Crenshaw communities create family friendly facilities

Published 9:37 pm Saturday, February 4, 2023

Rural communities boast amenities which attract residents — ready access to nature’s beauty, neighbors who feel like family, small towns where everyone knows everyone.

But the tradeoff from urban dwelling to rural life has its drawbacks, often found in the lack of places and spaces to enjoy good, clean family fun.

In Crenshaw County, some residents have taken the initiative to create spaces where families can gather for food, fun, and fellowship.

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Southridge Winery offers one such avenue for recreation. Tonya and Matthew Pippin opened the winery near Luverne, not only out of their love for wine making, but as a place to foster community gatherings.

Community members who visit the winery enjoy cookie decorating classes, hat making events, and Saturday markets featuring local vendors.

Even the area’s youngest members can find something to enjoy there, and all ages appreciate the creative opportunities they say are hard to find in rural communities.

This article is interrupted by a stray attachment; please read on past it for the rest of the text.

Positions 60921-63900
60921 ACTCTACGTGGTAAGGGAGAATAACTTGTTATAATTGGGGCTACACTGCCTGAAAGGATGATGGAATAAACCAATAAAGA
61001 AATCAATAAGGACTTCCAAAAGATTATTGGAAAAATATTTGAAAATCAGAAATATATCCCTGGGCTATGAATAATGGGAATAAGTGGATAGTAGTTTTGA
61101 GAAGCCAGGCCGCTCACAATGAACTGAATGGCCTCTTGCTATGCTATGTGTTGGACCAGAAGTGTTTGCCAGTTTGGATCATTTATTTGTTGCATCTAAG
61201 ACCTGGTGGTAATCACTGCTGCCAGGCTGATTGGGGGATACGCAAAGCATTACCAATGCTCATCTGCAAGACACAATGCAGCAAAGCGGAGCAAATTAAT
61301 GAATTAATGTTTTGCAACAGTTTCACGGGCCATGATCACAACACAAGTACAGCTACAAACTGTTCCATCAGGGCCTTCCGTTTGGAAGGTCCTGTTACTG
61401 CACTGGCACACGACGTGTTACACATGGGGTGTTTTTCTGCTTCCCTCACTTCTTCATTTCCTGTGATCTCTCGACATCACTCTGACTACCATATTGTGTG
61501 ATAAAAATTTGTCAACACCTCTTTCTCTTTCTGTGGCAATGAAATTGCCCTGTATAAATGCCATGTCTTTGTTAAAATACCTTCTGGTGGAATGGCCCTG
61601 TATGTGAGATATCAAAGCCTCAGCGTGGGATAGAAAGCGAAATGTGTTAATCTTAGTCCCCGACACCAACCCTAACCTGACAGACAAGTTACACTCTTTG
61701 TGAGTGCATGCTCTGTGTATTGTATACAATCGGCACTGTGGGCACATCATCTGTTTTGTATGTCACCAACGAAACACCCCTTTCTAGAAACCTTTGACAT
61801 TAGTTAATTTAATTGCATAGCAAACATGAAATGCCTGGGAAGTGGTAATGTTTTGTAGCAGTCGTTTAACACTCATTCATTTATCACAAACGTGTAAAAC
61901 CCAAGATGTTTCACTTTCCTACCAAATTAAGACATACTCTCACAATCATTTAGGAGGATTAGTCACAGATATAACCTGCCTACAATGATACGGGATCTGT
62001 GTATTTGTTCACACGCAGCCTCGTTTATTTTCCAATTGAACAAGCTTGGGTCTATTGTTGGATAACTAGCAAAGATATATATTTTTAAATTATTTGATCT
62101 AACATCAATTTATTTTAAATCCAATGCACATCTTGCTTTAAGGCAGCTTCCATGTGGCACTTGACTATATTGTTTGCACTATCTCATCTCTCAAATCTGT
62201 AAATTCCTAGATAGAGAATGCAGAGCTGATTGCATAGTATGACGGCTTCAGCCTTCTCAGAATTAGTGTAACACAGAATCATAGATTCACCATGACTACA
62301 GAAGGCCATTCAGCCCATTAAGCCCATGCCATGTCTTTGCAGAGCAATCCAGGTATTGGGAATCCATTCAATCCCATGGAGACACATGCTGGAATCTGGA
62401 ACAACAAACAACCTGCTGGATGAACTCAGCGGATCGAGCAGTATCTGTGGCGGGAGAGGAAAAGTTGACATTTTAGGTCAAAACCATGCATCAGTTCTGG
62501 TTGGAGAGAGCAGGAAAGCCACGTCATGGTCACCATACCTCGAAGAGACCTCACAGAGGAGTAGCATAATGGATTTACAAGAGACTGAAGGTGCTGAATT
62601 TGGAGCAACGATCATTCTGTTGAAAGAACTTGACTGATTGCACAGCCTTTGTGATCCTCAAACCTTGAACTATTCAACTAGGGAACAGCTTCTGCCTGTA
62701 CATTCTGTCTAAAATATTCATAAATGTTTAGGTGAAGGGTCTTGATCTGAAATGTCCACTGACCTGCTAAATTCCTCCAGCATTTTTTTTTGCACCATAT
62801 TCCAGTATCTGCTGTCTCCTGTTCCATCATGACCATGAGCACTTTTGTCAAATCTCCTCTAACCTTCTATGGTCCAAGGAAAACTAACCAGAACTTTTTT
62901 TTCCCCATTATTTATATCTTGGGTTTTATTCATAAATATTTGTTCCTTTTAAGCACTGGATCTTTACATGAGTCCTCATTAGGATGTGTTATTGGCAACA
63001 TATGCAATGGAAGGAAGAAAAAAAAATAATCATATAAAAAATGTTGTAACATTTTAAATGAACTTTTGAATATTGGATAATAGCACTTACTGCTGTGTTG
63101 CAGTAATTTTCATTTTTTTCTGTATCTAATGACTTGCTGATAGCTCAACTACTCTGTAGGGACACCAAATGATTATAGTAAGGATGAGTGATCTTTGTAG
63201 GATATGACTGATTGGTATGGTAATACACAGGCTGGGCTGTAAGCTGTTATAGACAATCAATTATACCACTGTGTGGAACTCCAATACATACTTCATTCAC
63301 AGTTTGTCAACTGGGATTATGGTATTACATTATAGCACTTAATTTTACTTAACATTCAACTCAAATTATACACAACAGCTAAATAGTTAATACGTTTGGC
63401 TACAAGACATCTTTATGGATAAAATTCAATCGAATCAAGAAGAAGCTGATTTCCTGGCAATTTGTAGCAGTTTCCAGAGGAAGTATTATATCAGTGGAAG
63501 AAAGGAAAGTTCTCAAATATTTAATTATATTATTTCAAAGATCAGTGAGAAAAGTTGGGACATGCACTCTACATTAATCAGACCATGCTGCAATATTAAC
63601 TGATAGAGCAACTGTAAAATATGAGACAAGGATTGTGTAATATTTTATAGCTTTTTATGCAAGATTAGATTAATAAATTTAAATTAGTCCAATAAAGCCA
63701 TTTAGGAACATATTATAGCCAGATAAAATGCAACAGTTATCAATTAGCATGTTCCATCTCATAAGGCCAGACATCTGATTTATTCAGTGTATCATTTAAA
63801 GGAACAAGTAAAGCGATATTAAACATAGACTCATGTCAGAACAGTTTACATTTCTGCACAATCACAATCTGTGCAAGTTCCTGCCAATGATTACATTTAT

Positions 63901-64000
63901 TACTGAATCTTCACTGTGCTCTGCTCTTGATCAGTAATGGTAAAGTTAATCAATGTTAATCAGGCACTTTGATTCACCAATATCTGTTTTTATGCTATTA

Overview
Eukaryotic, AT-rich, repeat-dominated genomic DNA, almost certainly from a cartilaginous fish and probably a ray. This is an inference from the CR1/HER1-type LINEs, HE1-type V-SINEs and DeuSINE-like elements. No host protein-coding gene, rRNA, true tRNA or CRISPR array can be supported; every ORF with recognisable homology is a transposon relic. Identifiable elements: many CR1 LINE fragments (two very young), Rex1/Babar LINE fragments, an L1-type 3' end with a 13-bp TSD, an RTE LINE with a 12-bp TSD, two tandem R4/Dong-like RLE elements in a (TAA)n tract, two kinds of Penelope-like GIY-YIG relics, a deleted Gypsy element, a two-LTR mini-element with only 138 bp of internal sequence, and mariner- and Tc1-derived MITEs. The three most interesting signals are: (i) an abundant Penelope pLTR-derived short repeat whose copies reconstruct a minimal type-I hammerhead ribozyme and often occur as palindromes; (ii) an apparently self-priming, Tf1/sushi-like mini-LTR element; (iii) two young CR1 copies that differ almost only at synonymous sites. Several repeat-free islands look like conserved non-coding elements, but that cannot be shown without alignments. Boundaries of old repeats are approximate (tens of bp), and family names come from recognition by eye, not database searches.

At the top end of Crenshaw County just north of Highland Home, TJ and Sonya Moseley opened 334 Cornhole for all the same reasons.

TJ, an avid cornhole player, looked for spaces to play and built the facility so he and Sonya could enjoy the popular lawn game in a safe, family friendly environment.

Whole families come out to compete and possibly win a cash prize. And while children play inside the facility or outside with the Moseley family dogs, their parents appreciate knowing there is a place close to home where they can gather for fun with friends.

In the 1980s, local softball fields provided the same sort of family recreation. As a young mother, I gathered with friends to watch our children play down at Ronald’s Field.

In later years, we took our kids for bowling and pizza in Luverne. A decade or so earlier, our parents took us swimming at Bodiford’s Pool.

Family friendly recreation facilities are important to communities. In rural areas, like Crenshaw County, where populations are less dense than in urban cities, residents often take it upon themselves to build places and spaces to have good, clean fun.

Bodiford’s Pool has long since closed, as has the bowling alley, and Ronald’s Field, But communities can ensure there are still places to gather by supporting the new ventures established to bring their communities closer together.